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Buttonhole edging icon
Buttonhole edging

This version of buttonhole stitch, as its name suggests, is used to edge fabric.  The stitch is completed before the fabric is trimmed and thus lends itself to creating decorative hems.

For an introduction to the basic stitch, see buttonhole stitch.

For an alternative method of working this stitch where the fabric is trimmed before the stitch is worked, see buttonhole edging stitch.

Buttonhole edging is generously sponsored by Jenny Beal

Method

Both this method and the other version of buttonhole edging stitch can be used to create a pretty hem for your work, for example a scalloped border (although this method is more suitable for a large area).  If creating a border, work the stitches the reverse way round so that the corded edge faces outwards.
When changing thread while working, finish the last stitch by making a tiny stitch over the loop. Start a new thread and bring the needle up between the last two stitches to form the next loop.
Make sure you have small, very sharp stitches for trimming the fabric away.

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1

Work a line of double running stitch just outside the outline. To begin buttonhole stitch, bring the needle up just inside the line and take it down just outside the line, leaving a loop.

2

Bring the needle up just inside the line, right next to the first stitch, with the needle inside the loop.

3

Pull the excess thread to the back and then bring the needle and thread through and pull taut to complete the stitch.

4

Working clockwise, repeat around the shape, placing the stitches as close together as you can. Make sure that the two ends match up neatly.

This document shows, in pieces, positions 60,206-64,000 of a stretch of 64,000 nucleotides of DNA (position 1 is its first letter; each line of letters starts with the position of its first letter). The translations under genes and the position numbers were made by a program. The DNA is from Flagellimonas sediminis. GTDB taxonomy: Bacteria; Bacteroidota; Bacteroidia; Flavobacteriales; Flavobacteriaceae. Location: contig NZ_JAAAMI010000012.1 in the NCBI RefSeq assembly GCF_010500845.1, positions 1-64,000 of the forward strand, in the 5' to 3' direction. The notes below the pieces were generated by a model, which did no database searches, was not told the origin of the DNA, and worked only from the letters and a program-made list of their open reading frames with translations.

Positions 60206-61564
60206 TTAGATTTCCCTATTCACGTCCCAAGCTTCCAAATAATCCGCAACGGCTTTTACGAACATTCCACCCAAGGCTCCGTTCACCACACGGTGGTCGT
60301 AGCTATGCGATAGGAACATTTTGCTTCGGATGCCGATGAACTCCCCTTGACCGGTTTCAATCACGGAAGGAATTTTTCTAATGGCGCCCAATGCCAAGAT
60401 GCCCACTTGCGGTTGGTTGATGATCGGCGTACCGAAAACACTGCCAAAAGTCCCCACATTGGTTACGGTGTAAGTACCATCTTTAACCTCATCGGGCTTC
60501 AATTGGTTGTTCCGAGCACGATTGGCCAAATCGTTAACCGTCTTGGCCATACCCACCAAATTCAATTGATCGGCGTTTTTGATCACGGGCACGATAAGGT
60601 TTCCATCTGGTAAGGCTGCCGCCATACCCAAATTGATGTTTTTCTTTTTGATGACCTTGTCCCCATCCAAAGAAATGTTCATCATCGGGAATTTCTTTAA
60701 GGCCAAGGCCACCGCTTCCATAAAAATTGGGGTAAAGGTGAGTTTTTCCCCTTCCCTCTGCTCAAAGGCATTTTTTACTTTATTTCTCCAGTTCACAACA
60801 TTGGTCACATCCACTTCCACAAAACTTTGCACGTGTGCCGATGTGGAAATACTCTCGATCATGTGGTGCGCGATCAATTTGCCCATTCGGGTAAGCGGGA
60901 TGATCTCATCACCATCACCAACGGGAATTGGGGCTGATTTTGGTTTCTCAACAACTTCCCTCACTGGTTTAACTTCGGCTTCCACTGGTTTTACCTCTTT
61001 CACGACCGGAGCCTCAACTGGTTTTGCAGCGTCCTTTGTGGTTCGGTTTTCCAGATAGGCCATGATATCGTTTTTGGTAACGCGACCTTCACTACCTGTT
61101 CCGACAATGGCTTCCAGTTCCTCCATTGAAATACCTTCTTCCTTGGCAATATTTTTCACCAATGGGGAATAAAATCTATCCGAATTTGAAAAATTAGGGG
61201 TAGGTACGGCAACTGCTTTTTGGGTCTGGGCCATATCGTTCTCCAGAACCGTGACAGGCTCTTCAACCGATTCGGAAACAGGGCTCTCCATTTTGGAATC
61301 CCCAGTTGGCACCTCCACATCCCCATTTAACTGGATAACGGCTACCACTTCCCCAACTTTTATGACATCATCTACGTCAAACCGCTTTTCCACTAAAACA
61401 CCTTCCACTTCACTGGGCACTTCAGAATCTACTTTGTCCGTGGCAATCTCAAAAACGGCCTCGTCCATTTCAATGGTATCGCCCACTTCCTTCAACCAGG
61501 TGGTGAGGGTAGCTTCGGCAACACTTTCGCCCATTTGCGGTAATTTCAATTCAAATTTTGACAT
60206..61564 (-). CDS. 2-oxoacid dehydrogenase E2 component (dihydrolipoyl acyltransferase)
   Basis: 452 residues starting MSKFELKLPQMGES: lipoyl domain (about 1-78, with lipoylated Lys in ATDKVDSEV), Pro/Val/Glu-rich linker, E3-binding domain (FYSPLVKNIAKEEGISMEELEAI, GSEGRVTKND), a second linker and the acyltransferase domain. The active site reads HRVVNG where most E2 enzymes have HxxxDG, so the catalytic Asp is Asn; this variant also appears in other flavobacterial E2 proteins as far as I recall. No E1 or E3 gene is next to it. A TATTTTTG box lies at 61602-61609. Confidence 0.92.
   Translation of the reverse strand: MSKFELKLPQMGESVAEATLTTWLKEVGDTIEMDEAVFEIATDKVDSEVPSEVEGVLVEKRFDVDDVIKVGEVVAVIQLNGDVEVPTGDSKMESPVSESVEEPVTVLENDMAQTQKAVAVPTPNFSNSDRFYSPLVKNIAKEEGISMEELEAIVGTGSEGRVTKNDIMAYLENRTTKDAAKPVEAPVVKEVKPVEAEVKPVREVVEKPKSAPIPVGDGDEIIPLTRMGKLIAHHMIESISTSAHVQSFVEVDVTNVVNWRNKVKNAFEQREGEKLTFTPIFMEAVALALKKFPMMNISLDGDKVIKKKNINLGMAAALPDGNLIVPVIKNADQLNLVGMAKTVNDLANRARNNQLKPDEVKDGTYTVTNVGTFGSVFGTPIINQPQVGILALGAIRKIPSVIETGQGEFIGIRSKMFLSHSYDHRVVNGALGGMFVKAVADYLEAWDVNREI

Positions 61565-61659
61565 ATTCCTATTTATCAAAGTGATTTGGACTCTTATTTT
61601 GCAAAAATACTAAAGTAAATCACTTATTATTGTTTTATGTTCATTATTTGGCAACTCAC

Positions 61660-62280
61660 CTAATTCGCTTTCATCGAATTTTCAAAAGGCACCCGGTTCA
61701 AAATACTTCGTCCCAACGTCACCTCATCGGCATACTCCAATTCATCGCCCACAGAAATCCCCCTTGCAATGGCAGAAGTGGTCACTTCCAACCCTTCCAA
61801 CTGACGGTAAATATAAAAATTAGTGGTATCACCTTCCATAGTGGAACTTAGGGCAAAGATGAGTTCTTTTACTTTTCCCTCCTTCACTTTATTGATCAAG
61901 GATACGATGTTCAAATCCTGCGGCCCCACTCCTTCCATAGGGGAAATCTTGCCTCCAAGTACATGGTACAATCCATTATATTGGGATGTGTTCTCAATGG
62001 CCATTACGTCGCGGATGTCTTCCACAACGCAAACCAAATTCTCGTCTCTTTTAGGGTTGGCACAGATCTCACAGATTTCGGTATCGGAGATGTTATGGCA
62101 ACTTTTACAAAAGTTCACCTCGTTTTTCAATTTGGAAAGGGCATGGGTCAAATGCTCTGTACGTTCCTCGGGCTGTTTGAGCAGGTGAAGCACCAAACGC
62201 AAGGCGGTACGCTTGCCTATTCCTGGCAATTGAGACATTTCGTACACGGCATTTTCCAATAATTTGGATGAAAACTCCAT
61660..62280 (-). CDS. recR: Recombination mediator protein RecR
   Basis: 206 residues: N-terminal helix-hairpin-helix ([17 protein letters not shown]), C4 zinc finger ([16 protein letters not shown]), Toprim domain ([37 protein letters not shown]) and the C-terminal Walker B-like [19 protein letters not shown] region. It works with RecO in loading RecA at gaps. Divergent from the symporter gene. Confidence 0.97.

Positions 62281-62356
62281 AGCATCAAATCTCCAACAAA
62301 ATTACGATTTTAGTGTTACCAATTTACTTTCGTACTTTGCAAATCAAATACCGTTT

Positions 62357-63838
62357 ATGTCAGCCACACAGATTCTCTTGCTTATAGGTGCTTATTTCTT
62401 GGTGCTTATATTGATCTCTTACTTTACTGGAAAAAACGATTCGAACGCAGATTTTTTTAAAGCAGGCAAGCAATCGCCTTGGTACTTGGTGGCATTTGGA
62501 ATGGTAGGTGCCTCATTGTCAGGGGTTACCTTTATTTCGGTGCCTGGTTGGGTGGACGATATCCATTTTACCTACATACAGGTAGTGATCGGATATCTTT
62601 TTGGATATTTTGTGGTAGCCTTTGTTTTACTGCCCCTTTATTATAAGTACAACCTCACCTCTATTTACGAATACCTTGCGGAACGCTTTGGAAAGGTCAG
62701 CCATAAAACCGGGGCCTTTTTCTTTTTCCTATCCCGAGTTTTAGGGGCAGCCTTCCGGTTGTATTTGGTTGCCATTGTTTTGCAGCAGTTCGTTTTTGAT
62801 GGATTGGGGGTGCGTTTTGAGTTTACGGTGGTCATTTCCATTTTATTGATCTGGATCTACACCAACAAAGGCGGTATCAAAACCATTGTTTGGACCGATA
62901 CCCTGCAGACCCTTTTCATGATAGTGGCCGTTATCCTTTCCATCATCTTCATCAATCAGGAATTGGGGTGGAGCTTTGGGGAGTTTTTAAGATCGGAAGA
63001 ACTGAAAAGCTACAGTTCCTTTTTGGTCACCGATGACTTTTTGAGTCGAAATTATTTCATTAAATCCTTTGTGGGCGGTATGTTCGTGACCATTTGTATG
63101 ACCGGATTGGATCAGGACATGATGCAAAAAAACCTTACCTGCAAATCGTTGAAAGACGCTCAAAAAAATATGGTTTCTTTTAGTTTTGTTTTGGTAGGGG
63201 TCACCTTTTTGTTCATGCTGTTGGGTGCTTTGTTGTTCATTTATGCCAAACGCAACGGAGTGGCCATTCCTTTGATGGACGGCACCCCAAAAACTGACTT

5

Begin trimming the fabric by cutting slits, first from the middle to the top, then to the bottom, and then to each side to make flaps.

6

Fold the flaps to the reverse side. You can cut more slips to make smaller flaps in order to fold along the flaps more closely to the stitched line.

7

Take the embroidery out of the frame and turn it to the reverse side. Trim away the folded flaps up to the edge of the buttonhole stitch.

Structure of stitch

Cutwork removes part of the fabric, allowing any backing material to show through. Buttonhole stitch is a traditional stitch used for cutwork, and is the easiest way to get a neat finish because the stitch forms a corded edge. Stranded cotton and coton à broder work well for cutwork stitches.

Common uses

This method trims the fabric after completing the buttonhole stitch around the shape, so works well for larger and more complex shapes. This method can also be used with satin stitch or trailing, as well as buttonhole stitch as in the instructions.
The stitching may be worked at the same time as other core stitches, but the cutting away should be done at the very end.

Embroidery Techniques

References

  • Various Authors, The Royal School of Needlework Book of Embroidery (2018) , p.344